Pittsburgh Penguins Sweep Canes To Advance To Cup Finals

Matthew GilmartinSenior Analyst IMay 27, 2009

RALEIGH, NC - MAY 26:  Sidney Crosby #87 of the Pittsburgh Penguins battles for the puck against Chad LaRose #59 and Rod Brind'Amour #17 of the Carolina Hurricanes during Game Four of the Eastern Conference Championship Round of the 2009 Stanley Cup Playoffs at RBC Center May 26, 2009 in Raleigh, North Carolina.  (Photo by Grant Halverson/Getty Images)

The Pittsburgh Penguins trumped the Carolina Hurricanes 4-1 Tuesday night at the RBC Center to complete their sweep of the Eastern Conference Finals. The Penguins have earned the right to play the winner of the Blackhawks-Red Wings series in the Stanley Cup Finals.

Late in the first period it became apparent that the night's events would favor the Penguins. 

Maxime Talbot pressured the puck and came up with a steal out of the left point. He motored out to the front of the pack of skaters trailing him, then pulled up and skirted off to the left in the high slot. As he did so, Talbot flicked the puck at the net. 

The rubber disk glanced off of Anton Babchuk, who was defending the play for Carolina. The puck then turned into a knuckleball, somersaulting unpredictably. Who knows what did it, but something about the play confused Canes goaltender Cam Ward.

He got some of his glove on the shot, but even so it clumsily fell into the net, easily clearing the crossbar. Pittsburgh 2, Carolina 1.

Adding to the Penguins' psychological edge was the Hurricanes' repeated inability to execute, a series-long issue for the boys from Raleigh. Carolina just could not convert any of the few chances the Pens' stingy defense allowed.

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If a Pittsburgh defenseman wasn't blocking a shot, goalie Marc-Andre Fleury was there to stop any bid. Fleury made 30 saves on the night, and the Penguins' defensemen combined to block 14 shots.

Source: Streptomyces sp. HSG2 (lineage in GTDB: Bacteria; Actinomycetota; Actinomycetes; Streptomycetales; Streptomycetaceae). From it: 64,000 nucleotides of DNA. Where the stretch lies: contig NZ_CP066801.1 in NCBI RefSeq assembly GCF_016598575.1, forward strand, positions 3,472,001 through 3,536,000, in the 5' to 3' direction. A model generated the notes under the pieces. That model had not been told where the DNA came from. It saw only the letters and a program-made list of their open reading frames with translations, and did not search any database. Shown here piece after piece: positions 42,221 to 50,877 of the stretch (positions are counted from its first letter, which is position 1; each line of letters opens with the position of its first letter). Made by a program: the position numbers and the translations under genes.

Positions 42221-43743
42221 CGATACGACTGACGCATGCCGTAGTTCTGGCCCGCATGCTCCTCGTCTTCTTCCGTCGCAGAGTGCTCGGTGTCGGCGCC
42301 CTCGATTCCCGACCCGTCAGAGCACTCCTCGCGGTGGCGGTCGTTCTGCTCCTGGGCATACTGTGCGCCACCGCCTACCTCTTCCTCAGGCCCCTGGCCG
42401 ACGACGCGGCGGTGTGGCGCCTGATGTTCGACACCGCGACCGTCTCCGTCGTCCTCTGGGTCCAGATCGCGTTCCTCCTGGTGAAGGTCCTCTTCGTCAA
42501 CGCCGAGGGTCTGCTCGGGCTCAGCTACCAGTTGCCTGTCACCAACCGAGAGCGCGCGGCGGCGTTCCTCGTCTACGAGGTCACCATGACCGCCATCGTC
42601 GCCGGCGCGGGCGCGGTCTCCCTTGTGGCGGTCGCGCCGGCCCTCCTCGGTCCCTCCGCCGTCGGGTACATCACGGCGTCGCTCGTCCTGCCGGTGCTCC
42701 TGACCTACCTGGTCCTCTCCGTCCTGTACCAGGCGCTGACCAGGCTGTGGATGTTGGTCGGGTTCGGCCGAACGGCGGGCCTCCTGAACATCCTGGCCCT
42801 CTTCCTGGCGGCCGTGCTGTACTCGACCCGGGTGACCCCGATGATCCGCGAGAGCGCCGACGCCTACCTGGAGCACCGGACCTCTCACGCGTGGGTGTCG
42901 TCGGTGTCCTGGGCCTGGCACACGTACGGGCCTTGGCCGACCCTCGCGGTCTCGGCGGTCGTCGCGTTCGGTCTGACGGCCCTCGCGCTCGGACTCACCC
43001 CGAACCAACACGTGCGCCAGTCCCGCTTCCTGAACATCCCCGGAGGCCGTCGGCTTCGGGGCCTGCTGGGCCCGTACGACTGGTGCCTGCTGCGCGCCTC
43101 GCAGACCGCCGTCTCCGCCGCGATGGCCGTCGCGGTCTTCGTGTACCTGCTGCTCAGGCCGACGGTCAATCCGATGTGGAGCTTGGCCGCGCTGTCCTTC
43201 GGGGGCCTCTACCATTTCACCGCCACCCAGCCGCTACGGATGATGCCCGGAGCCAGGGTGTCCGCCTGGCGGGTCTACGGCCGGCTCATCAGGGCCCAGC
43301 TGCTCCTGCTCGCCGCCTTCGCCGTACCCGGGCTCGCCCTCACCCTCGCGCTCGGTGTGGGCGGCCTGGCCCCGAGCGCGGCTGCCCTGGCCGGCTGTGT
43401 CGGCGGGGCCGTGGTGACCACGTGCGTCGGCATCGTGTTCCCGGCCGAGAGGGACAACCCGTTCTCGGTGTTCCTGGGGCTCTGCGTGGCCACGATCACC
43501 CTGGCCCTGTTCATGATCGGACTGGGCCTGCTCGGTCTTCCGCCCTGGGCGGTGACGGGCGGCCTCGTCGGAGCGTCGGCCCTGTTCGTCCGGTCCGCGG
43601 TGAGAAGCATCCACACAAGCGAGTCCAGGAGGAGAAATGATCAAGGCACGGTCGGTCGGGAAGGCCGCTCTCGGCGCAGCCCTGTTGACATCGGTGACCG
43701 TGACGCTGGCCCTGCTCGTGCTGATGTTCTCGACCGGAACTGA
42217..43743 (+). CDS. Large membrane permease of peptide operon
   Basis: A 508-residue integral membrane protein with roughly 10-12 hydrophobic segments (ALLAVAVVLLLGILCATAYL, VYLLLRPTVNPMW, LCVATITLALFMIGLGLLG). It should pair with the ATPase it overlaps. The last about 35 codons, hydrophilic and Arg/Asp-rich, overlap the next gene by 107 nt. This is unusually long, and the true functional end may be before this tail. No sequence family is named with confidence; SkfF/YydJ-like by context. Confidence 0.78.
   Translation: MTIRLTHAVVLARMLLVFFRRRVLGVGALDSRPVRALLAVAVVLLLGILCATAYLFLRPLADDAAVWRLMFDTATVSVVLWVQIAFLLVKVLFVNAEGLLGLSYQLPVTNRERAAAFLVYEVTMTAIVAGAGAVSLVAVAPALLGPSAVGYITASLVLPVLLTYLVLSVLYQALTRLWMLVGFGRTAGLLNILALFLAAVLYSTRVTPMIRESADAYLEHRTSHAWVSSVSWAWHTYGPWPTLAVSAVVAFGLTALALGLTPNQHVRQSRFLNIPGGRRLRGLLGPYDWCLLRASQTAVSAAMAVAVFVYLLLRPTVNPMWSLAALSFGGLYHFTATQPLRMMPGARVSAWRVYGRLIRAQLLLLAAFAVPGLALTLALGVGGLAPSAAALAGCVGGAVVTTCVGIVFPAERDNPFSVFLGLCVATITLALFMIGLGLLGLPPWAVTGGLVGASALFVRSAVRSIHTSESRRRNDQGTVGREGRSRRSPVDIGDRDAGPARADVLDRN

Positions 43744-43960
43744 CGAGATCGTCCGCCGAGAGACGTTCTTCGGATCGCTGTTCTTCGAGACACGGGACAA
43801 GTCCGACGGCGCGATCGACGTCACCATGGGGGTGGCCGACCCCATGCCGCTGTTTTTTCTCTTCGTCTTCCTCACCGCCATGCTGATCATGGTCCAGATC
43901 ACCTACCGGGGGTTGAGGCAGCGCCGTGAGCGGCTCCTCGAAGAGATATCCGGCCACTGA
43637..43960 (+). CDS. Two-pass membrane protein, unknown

Penguins stars Evgeni Malkin and Sidney Crosby were not the center of attention like they had been through the first three games of the series. As a matter of fact, Malkin spent four minutes in the penalty box. But Crosby still helped teammates step up. He assisted goals by Bill Guerin and Craig Adams.

Ruslan Fedentenko kept his productive postseason going by contributing a goal. Even Maxime Talbot, who is not known for putting points on the board, scored a flukey goal.

Give some credit to the Penguins for their four goals. Their forecheck routinely pinned Carolina in their own end for entire shifts starting in the middle of the first period and carrying over throughout the second period. The incessant pressure put on the Canes in their own end forced some costly turnovers that led to scoring chances.

But two of Pittsburgh's goals could have been prevented by better defensive coverage. If Nick Wallin had done a better job covering the weak side of the crease, maybe Ruslan Fedetenko doesn't score that easy goal. If Joni Pitkanen defends that pass from Crosby to Guerin better, Guerin probably doesn't score.

Once the Penguins' lead reached 3-1 late in the game and they could sense the win coming, their defense proved as effective as their explosive, opportunistic offense. 

Pittsburgh plugged the neutral zone. At first the Hurricanes tried to dump the puck deep into the Pens' zone and try to get their offense going from there. This counter-attack didn't work because the Penguins got to the puck too quickly and dumped it back out.

Carolina then tried to have Eric Staal carry the puck into the zone. The Penguins all converged on Staal, easily took the puck off his stick and directed it out of their zone.

The Penguins had an answer for everything the Hurricanes had to offer. Pittsburgh's team game is clicking on all cylinders, and that's why they're going to the Stanley Cup Finals. 


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